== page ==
Those moments when a spacecraft turns a faint and distant point of light in the night sky into a newly seen world are among the most sublime that astronomy can offer.
Not perhaps as grand as Magellan or Columbus sighting the New Worlds of terrestrial exploration, which wild and terrifying though they may have been, shared a breathable atmosphere, and the same manageable force of gravity as the Old World, and were inhabited by fellow indigenous peoples and cultures to exploit, crush, and even exterminate.
Space flight to the outer worlds is thus strangely pure of heart and mind. It’s all about inquiry, curiosity, and technologies, that may one day bring our species around the corner of some cosmic river, where, as some sci fi writers have suggested, we might end up looking and feeling like our ancestors would have if they had paddled their canoes slowly into modern Manhattan at peak hour, and become lost in the subway.
There will be two such moments this year, to add to the ongoing Rosetta comet mission, and the Mars Rovers, lead by Curiosity. In July NASA’s New Horizons instrumented cannonball will rip through the weird mini planetary system which is Pluto, plus assorted moons, and stuff we might not see until it is too late to avoid, giving up a collection of new and complex objects at a resolution that makes that transition from faint specks on the canvas into real micro worlds.
But first comes Ceres. This week produced views from the ion-engine propelled Dawn spacecraft of this giant in the asteroid belt at a higher resolution than was previously possible with the Hubble Space Telescope.
Dawn will not enter its initial and ever closer orbits around Ceres until March but already it shows signs of impact craters and at least two unusually bright spots, one apparently surrounded by spikey rays of ejected material that might contain icy material.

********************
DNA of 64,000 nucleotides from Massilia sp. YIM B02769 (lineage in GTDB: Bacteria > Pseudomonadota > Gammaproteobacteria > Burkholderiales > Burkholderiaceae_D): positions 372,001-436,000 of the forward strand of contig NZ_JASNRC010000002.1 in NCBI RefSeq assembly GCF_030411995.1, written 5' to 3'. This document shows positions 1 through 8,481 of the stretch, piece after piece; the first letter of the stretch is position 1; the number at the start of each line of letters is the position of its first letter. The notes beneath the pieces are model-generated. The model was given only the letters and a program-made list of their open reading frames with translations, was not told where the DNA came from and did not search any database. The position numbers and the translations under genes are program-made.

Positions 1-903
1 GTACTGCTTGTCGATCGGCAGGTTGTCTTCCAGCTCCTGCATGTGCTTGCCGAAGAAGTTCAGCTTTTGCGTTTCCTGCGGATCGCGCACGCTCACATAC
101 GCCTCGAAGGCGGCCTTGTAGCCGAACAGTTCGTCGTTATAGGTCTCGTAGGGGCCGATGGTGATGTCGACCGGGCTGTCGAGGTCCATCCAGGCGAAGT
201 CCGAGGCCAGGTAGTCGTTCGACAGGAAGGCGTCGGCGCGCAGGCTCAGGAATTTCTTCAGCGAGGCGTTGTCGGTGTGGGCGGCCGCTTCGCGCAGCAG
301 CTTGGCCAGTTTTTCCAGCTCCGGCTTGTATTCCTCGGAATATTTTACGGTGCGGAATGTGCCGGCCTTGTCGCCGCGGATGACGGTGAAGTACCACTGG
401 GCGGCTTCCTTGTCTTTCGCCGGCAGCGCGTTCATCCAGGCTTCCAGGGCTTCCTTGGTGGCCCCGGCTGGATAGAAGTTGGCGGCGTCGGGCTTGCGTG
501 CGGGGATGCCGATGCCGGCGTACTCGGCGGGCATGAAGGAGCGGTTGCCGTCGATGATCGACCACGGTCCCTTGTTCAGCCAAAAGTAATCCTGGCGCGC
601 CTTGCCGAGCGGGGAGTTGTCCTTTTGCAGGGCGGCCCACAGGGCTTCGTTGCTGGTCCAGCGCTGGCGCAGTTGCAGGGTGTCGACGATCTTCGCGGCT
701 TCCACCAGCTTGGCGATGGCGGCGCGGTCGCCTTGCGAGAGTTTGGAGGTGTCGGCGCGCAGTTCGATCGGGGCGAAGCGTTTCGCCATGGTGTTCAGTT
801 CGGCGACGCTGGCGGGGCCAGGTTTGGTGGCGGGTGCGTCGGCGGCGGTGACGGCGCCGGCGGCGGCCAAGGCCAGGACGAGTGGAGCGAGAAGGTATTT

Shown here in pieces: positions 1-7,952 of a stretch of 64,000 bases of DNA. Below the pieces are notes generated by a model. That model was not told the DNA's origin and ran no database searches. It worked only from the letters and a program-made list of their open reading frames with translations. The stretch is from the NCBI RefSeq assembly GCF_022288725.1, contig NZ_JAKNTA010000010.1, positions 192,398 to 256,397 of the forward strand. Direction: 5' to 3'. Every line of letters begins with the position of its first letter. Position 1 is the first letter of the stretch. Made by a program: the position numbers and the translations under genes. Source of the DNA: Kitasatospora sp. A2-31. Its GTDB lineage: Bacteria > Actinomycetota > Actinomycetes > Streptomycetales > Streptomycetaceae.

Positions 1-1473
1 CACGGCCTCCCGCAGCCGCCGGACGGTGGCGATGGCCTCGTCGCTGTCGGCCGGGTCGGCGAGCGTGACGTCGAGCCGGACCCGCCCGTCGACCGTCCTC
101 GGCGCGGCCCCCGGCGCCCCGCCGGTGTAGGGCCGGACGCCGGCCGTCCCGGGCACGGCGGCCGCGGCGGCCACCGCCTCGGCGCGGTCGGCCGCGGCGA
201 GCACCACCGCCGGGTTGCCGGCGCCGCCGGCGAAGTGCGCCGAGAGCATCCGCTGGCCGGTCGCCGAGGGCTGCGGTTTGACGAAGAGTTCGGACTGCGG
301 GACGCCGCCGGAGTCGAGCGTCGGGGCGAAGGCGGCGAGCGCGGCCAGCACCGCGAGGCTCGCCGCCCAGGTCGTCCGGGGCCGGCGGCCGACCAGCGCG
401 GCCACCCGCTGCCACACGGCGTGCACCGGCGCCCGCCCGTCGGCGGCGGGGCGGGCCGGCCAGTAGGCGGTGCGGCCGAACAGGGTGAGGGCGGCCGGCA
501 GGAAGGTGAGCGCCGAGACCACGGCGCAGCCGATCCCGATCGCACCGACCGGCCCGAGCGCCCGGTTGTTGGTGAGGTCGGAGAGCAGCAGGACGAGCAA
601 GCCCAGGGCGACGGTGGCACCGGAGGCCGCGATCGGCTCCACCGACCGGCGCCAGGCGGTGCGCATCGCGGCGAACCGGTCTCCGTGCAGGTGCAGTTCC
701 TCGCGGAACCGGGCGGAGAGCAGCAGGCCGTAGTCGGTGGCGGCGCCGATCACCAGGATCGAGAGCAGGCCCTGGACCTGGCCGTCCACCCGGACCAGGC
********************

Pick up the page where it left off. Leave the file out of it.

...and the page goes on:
Ceres is an oblate object, wider in radius at its equator at about 487 kms than between its poles, at 454 kms. It is calculated to contain about 30 percent of the total mass of the thousands of other objects in the solar system’s main asteroid belt between Mars and Jupiter, but is it really an asteroid?
Vapour, possibly water vapour, has been detected as coming off its surface. It has been estimated that Ceres may contain as much water as half of this world’s natural fresh water reserves which are primarily held in the glacial vastnesses of Antarctica and Greenland. However there is a huge difference between ices that may sublimate into traces of hydrogen and oxygen but contain all sorts of other chemical combos and ‘fresh water’. Sparking ice water or ice cubes from Ceres might not become the power cocktail ingredient of choice at the trendy earth orbiting bars of the twenty second century after all.
Whether Ceres is more like a comet or an asteroid is a question that used to be asked quite commonly before the Rosetta probe and its lander Philae reached Comet Churyumov-Gerasimenko last year, destroying the conventional view as to what comets are anyhow.
Dawn may well spring similar surprises about Ceres, as it will orbit it for many months from early March, and quite possibly, attempt a very slow crash landing on the surface once its supplies of propellant for orbital adjustments approach loss of control levels.
(This is a remarkable space craft in its own right. It was launched on its long duration mission in 2007 and relies on a low power but long endurance ion-propulsion system to shunt itself in slow motion through the asteroid belt, where it it first went into temporary orbit around the large rocky asteroid Vesta before moving on to Ceres.)